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Newcastle Herald
Newcastle Herald

How to blow up the war over offshore wind in Port Stephens

Offshore wind opponents rallied at Port Stephens on Sunday. Picture by Peter Lorimer

I CAN'T believe that ocean-based wind farms stack up against those on land in terms of logistics, connecting to existing infrastructure, engineering, environmental damage and risk to shipping. All add costs.

Given the original concept included Port Stephens to Norah Head then around the Illawarra, why wasn't Palm Beach to Cronulla included in the plan? After protest at Norah Head residents the plan was revised. Message to governments: land ho.

Marvyn Smith, Heddon Greta

Cheap power is a vote winner

FEDERAL Opposition Leader Peter Dutton rushes into Port Stephens and demands that the government give a small group of people who oppose wind farms a voice to Parliament on an issue that directly affects them. Doesn't the man understand that keeping cheap, reliable electricity from the rest of us for the sake of a tiny minority would divide this country?

John Arnold, Anna Bay

New highway option deserves investigation

I THOROUGHLY agree with Bradley Perrett's article ("Why city needs a new motorway", Newcastle Herald 27/10). The land must not be sold until the options for transport links are fully investigated.

When the Rydges Hotel was built, it was probably thought it would kickstart the Honeysuckle development.

These days, it would be thought that putting the dog leg around it to connect Honeysuckle Drive to Wharf Road was shortsighted. If governments had similarly thought through the transport options before flogging off parts of the old heavy rail line to developers, I imagine we would not be stuck with the toy train set that is the light rail.

Peter Hay, Islington

Thanks for reconsidering route

THANK you, Denise Sweeney ("Rare and beautiful oasis deserves TLC", Letters, 26/10), for helping document the diversity of birdlife around Burwood Colliery dam and also for your group's important work regenerating the green corridor to the north. This gorgeous but neglected riparian area, traversed by many, needs to be appreciated.

Congratulations to council for listening and reconsidering their plan for the section of the Charlestown to Fernleigh Track shared path east of Whitebridge High. A long, flat diversion south across 37 driveways along busy Lonus Avenue would not have encouraged active travel. A direct, environmentally sensitive elevated walkway across the southern end of Burwood Colliery reservoir will mean this whole area can be appreciated, valued and protected.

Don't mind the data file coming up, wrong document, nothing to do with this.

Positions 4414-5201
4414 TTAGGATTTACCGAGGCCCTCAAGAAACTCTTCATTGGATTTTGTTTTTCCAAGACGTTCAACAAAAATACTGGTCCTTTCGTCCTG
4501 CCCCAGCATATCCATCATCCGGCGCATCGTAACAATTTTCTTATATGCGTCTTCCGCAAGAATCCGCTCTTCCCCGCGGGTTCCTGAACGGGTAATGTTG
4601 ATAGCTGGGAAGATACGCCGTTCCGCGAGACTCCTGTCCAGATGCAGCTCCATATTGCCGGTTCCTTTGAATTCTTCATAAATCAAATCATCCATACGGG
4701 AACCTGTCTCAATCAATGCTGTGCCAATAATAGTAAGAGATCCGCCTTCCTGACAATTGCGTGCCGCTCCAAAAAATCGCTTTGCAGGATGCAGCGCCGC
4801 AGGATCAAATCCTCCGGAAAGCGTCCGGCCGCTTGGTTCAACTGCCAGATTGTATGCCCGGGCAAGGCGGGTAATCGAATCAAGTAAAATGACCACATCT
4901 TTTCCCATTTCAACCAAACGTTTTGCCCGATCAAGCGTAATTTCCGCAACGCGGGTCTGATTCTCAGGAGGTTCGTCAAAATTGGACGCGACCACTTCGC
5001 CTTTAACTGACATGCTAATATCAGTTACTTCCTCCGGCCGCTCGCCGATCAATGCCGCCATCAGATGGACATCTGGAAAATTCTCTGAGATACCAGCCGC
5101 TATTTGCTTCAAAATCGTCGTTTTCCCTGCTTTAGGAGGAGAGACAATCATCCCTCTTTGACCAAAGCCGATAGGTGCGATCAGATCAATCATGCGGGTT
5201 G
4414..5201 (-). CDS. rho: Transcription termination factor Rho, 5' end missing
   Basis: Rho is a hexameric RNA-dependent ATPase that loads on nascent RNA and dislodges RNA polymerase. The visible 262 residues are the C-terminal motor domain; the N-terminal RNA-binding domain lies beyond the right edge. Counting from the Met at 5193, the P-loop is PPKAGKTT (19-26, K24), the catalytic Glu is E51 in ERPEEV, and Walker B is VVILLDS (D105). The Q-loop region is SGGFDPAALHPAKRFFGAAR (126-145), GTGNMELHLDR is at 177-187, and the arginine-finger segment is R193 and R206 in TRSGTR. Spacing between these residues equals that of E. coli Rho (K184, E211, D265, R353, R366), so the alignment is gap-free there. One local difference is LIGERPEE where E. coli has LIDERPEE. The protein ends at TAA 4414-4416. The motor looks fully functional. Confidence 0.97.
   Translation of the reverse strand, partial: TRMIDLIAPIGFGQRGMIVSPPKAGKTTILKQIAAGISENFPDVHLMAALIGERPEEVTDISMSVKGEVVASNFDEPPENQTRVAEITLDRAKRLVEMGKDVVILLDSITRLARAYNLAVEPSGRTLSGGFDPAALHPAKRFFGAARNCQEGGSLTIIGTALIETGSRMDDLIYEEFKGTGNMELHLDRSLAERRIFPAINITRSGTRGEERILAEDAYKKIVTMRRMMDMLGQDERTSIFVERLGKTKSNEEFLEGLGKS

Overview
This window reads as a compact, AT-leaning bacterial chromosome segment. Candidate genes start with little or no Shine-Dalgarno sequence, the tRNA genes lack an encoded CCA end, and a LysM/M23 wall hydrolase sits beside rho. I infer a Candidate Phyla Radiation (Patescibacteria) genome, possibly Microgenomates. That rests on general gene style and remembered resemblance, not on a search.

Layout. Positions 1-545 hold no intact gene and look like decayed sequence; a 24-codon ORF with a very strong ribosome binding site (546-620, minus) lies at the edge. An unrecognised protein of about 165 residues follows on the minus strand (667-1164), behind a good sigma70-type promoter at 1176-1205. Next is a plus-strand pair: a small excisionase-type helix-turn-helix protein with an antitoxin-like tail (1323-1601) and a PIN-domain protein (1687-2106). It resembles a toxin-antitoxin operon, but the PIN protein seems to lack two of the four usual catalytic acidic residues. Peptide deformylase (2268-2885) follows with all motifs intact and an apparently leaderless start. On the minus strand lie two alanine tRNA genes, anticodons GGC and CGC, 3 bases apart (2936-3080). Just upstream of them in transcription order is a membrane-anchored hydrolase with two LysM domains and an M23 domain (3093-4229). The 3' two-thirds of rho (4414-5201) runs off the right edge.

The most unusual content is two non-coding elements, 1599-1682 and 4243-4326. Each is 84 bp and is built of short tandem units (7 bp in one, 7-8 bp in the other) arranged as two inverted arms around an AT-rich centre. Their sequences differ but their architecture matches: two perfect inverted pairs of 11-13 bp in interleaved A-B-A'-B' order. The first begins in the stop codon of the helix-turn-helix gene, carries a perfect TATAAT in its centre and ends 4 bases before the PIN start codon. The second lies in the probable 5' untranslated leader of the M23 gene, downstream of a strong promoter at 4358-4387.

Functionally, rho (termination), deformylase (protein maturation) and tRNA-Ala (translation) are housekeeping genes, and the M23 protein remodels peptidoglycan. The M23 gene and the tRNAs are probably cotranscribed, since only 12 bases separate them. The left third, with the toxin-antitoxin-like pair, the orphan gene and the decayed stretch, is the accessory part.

Phillip Buckner, Dudley

Climate comes before politics

IN her Press Club address last week, outgoing Farmers Federation president Fiona Simson said: "It's so easy to curry favour in some parts of the bush by further wedging the city-country divide, by talking about 'us and them', by talking about the latte-sippers and how they don't care, or they don't understand ... that sort of talk though, in my view, is not leadership". In the Hunter, where there is some opposition to offshore wind turbines, Peter Dutton said: "they couldn't give a rat's about people in the regional areas".

The Coalition has shown a similar cynicism in regard to transmission towers, essential for large renewable energy supply. While governments and energy operators attempt to ameliorate impacts on those affected, the Coalition sees opportunity for further delay and division.

The International Energy Agency has warned that any delays to global efforts to build high-voltage transmission lines "will add 60 billion tonnes of carbon dioxide to the atmosphere between 2030 and 2050 and drive temperatures well above the global target of 1.5 degrees". This is an urgent global challenge, not an issue to be used for political point-scoring and division.